Social Security Benefits and Divorce

An individual is entitled to collect Social Security benefits based on his or her own earnings history, or 50% of the spouse or former spouse’s benefit, if it is greater than the individual’s, or 100% if the spouse is deceased.

In the event that the individual is divorced, it must have been a marriage of at least 10 years and the individual must be single unless he or she remarried after the age of 60.

According to the Wall Street Journal:

“You might be eligible for a bigger Social Security benefit based on a former spouse’s earnings record if the marriage lasted at least 10 years, and:

  • You are at least 62 years old and unmarried and your former spouse is currently collecting benefits.
  • You have been divorced at least two years, your former spouse isn’t collecting benefits and you are both over 62.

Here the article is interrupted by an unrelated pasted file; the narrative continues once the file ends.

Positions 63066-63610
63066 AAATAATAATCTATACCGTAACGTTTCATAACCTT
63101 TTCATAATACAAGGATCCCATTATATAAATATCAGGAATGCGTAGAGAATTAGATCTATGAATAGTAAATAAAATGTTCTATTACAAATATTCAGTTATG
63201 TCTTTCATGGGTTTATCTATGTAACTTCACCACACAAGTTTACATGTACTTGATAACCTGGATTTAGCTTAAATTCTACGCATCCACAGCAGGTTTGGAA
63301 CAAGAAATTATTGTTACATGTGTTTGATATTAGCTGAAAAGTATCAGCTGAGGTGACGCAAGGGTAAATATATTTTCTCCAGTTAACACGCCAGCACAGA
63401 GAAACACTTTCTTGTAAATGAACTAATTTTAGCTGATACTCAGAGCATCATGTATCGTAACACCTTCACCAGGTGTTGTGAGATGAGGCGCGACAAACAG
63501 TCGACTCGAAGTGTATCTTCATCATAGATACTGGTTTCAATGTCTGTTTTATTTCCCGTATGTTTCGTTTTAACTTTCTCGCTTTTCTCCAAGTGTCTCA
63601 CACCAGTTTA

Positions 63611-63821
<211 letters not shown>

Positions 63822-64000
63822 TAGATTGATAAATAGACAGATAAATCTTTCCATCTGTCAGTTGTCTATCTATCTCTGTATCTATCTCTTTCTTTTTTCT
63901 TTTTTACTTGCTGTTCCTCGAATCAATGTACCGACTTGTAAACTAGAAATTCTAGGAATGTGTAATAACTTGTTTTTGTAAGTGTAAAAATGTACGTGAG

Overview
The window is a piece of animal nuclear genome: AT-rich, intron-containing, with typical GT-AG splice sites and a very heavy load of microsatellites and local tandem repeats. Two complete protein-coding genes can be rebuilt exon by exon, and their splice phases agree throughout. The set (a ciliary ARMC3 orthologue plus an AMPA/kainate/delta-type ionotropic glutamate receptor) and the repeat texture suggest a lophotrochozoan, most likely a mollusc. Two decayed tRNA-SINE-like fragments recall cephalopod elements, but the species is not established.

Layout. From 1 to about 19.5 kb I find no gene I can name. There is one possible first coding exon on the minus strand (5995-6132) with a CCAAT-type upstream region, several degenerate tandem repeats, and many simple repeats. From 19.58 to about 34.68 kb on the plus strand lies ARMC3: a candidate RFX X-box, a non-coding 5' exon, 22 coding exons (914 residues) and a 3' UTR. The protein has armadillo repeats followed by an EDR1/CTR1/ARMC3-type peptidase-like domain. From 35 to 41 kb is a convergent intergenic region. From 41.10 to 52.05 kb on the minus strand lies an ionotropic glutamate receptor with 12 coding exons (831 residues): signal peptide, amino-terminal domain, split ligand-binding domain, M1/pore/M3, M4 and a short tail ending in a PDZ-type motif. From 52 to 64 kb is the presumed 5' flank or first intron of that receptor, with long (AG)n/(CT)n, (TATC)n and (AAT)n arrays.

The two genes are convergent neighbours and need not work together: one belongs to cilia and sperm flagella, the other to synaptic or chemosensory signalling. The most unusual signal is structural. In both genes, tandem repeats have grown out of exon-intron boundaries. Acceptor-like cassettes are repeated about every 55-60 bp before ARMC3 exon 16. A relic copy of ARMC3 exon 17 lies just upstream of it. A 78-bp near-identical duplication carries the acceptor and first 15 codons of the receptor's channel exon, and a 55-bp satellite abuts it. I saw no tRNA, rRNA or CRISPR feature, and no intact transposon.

• You are over 60 and your former spouse has died.
  • Your spouse or former spouse delayed taking Social Security until after his full retirement age.”

If you think you might not be receiving all that you are entitled to in Social Security Benefits, then you should request a benefits review from the Social Security Administration.  “It doesn’t matter whether the ex-[spouse] remarried; collecting on his [or her] earnings record doesn’t affect what [the] current spouse (or any other ex-spouse) will receive. Nor does this require any involvement with the former spouse: The Social Security Administration has information about a former spouse’s earnings history and whether he [or she] is alive or not, and makes its determination based on those records.”